Random MAC Addresses That Aren't

I’ve built a Raspberry Pi based GameBoy based on Kite’s SuperAIO. Where the original GameBoy had a GameLink socket I have a USB socket. I thought it would be a nice retro touch if i could plug a cable into 2 GameBoys in the same place and have working GameLink emulation (2 player tetris, pokemon trading, etc).

Data transfer cables like this one (i tried the USB 2 version of it) used to be popular for migrating data from an old Windows computer to a new one. These days they come with their own synchronisation software. But really they are just 2 usb network adapters connected together. On a linux box (like my GameBoy) both ends will get a new usb0 interface which you can configure any way you like.

In my previous post I talked about how i’d configured systemd to start some python code when the cable was plugged in. This does UDP multicast discovery (sort of like this) and writes the Gambatte core options file for both sides. And as it was a host-to-host link I just use link local addressing. But there was a hitch, obviously.

My first assumption was that the cable would have two proper MAC address. Like 2 real hardware network cards connected together. On testing with a raspberry pi it looked like both ends had the same mac address. That was weird and felt broken but I didn’t think too much of it until I realised my link local addresses were the same on both systems. And it looked like duplicate address detection wasn’t happening (presumably it assumes unique mac addresses?).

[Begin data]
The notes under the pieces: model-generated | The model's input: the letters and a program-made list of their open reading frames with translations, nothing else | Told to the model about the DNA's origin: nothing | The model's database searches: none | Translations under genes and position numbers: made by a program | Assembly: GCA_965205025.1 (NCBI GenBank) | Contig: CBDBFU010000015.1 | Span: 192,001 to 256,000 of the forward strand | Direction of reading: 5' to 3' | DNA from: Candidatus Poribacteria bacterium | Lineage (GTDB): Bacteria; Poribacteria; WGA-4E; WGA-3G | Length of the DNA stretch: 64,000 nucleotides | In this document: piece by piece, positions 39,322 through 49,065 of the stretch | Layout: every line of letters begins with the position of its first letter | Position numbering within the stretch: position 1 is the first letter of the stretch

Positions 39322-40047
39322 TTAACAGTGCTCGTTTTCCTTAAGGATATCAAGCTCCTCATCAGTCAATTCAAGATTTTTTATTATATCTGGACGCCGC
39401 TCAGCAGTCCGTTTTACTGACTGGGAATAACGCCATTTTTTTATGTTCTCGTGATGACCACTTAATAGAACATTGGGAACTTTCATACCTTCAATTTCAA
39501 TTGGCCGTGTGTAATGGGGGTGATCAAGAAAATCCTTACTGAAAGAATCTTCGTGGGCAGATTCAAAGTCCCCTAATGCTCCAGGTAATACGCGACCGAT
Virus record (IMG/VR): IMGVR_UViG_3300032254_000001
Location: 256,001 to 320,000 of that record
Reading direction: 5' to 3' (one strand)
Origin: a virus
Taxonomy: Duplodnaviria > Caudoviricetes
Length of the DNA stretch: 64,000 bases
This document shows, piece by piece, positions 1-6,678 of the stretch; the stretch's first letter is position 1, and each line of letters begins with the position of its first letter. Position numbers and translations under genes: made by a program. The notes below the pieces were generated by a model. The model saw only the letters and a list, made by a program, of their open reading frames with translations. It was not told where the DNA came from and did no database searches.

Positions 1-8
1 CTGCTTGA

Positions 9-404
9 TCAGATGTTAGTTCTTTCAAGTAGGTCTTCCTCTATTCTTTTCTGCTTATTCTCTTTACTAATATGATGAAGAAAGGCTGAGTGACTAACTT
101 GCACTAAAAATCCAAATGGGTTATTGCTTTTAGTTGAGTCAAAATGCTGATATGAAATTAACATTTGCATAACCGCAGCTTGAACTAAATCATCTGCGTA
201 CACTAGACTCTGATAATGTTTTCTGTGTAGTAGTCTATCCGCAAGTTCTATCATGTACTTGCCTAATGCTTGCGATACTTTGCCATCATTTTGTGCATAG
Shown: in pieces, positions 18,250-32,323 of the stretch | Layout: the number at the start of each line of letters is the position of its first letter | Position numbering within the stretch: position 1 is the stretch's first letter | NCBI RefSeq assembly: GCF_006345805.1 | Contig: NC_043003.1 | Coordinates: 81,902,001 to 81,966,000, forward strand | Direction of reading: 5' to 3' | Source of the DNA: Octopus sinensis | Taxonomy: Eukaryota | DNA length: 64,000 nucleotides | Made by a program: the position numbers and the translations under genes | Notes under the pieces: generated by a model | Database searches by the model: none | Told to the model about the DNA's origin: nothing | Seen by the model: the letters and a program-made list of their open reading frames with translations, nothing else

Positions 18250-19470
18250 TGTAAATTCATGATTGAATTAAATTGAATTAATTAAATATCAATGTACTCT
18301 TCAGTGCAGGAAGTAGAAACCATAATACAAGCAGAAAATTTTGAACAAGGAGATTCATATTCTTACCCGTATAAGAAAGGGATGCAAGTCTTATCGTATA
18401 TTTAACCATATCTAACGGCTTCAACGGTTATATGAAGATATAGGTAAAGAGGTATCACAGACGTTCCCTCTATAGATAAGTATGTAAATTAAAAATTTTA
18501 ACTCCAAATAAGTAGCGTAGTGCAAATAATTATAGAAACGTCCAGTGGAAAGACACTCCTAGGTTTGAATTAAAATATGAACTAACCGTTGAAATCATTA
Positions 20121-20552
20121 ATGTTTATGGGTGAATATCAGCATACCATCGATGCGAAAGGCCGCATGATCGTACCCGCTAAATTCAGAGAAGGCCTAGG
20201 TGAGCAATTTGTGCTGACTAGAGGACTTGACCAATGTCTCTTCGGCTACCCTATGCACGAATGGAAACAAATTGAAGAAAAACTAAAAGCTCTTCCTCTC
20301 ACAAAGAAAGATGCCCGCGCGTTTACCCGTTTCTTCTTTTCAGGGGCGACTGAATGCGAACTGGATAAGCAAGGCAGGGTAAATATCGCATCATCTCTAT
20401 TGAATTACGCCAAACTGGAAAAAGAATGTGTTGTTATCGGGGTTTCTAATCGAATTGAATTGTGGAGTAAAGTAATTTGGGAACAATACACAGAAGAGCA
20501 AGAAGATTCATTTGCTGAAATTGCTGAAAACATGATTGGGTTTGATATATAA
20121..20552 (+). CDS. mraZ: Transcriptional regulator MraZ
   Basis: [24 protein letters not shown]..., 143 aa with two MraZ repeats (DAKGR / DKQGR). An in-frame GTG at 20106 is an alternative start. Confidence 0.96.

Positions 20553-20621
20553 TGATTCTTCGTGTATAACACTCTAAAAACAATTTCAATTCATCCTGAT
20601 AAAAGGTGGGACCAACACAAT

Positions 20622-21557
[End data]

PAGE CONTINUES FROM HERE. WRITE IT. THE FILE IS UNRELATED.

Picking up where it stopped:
The first thing I tried was in systemd (its my hammer, everything is now a nail). In /etc/systemd/system/00-gamelink.link:



And various permutations of. But none of them did anything. Sigh.

At first i wasn’t sure I had the right [Match] stanza. I did.

Then I wasn’t sure about the name of the .link file. The sort order of .link files is important. Each device is tested against all criteria in the [Match] section and its the first .link file to match the criteria that is used. So if the sort order in use meant that 99-default.link came before gamelink.link then it would never be used. It wasn’t that.

Eventually I ended up in the systemd source code. From here:

        if (!mac_is_random(device)) {
                r = get_mac(device, true, &generated_mac);
                if (r == -ENOENT) {
                        log_warning_errno(r, "Could not generate random MAC address for %s: %m", old_name);
                } else if (r < 0)
                        return r;
                mac = &generated_mac;

So if the MAC address is already random the policy won’t do anything. The only think other than systemd that might set the mac address in my setup is the kernel itself. From here I found:

static int __init usbnet_init(void)
	/* Compiler should optimize this out. */
		FIELD_SIZEOF(struct sk_buff, cb) < sizeof(struct skb_data));

	return 0;

A driver’s init is called when the driver is loaded, not when a device is loaded. Surely it can’t be this though - it seems unlikely that a module loaded at boot time would be loaded so deterministically that the mac would be the same on 2 separate systems, even if they were using the same image.

cat output/build/linux-*/.config

Ah, it’s compiled in.

Forcing usbnet to be a module hides the issue. I’m not sure what this is actually doing. If usbnet is compiled in:

Either way, as a module there is enough of a delay for eth_random_addr to return some slightly random data for us, so link local addressing works, so my python code works. Hurrah.

Also given the driver allocates a single random mac address at boot (or module load time) does this mean you can’t plug multiple usbnet cables into the same linux box?